- The Larvae Stage — Once an egg hatches, the insect is in the stage of life called the larvae stage. Flea larvae can move about and feed on blood and “flea dirt,” which is essentially flea feces. The larvae spend about 20 days feeding on flea dirt and blood before spinning themselves into a comfortable and safeguarding cocoon and transitioning into the pupae stage of life.
- The Pupae Stage — Pupae lay in wait for the perfect opportunity to hatch as adult fleas. The cocoons that pupae rest in are designed to withstand all kinds of threats, including insecticides and repellents, so many treatments like flea bombs are not effective on them. Pupae will lie in wait, with the help of their cocoons, for as long as it takes to become adults. They are patient for optimal environmental conditions.
- The Adult Stage — When the weather is right and food hosts are readily available, the pupae’s cocoons will hatch, and they will emerge as adult fleas. Interestingly, fleas can detect movement and body heat to identify when there is a good source nearby, so they know when it’s time to get out of the cocoon. Females will latch onto a host and start feeding within just a few hours. Soon after, they will mate and then begin laying eggs.
Other Effective Flea Treatment Options for Cats
While vacuuming is a promising tool for flea control, you may be wondering if you can include other treatment options into your regimen to ensure that you never have to deal with a serious flea infestation. There are a few other things that you can do to help keep fleas under control in your household. Here are effective options to consider:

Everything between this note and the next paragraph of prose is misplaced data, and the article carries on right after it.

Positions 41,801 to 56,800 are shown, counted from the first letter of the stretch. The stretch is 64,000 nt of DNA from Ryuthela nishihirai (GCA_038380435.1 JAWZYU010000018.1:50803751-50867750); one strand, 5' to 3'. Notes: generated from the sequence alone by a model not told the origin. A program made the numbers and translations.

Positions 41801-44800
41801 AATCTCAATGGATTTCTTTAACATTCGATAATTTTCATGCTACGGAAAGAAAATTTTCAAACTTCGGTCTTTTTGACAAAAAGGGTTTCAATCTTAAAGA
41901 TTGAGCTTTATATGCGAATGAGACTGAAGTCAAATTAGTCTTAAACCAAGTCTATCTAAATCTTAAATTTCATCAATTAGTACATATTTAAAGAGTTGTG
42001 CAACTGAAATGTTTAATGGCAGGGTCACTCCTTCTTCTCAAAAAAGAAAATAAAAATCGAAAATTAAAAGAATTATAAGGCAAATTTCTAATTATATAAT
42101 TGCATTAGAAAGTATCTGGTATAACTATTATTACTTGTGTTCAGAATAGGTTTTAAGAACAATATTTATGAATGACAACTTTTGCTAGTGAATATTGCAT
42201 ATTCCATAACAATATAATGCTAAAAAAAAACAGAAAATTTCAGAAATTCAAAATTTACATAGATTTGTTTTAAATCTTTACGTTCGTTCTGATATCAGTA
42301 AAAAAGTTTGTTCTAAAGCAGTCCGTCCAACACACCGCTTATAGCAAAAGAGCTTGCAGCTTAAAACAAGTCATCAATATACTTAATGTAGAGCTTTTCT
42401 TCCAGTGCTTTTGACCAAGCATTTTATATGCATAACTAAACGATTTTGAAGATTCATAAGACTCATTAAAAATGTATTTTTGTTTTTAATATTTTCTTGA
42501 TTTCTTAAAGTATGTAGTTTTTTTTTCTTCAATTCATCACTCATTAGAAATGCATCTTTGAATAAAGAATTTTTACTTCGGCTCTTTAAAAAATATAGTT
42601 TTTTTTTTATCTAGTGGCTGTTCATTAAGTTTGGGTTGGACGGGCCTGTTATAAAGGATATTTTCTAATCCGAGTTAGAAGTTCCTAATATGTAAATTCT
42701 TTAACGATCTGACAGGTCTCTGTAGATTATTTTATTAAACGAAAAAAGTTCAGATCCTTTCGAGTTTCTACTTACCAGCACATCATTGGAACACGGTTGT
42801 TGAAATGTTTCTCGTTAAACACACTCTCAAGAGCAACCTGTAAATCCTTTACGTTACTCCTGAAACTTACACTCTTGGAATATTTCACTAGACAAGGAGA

- Administer a monthly vet-approved flea-and-tick treatment. It’s effective, easy to use, and not as risky as flea collars when it comes to insecticide exposure in felines.
- Treat bedding, furniture, and carpet with a pet-safe flea-and-tick product. Get one that will kill adult fleas, larvae, eggs, and even ticks and mosquitos. It also shouldn’t stain and can be used outdoors to treat lawns, kennels, and patios.
- Try mixing one part apple cider vinegar and one part water in a reusable spray bottle and spray their bedding a couple of times a week. Some cat owners spray their furniture and animal bedding daily. This should help repel fleas from hanging out on your feline.
- Like apple cider vinegar, lemon juice may not kill fleas, but it seems to drive them away. Cut a lemon into four pieces, then boil it in water for about 10 minutes. Let the mixture sit overnight on your stove. In the morning, strain the mixture, then pour it into a reusable spray bottle. Use the spray on any piece of furniture and bedding where your kitty hangs out.
The Bottom Line
Vacuuming can help eradicate fleas during all life cycles, so it’s a good idea to make vacuuming a daily priority as a cat owner. There are a few other things that you can do to help keep fleas under control, but the vacuum seems to be the champion because it can kill all four life cycles of the flea. It’s always a good idea to first talk to your veterinarian to create an effective flea-control plan for your household.
Featured Image Credit: Mr_Mrs_Marcha, Shutterstock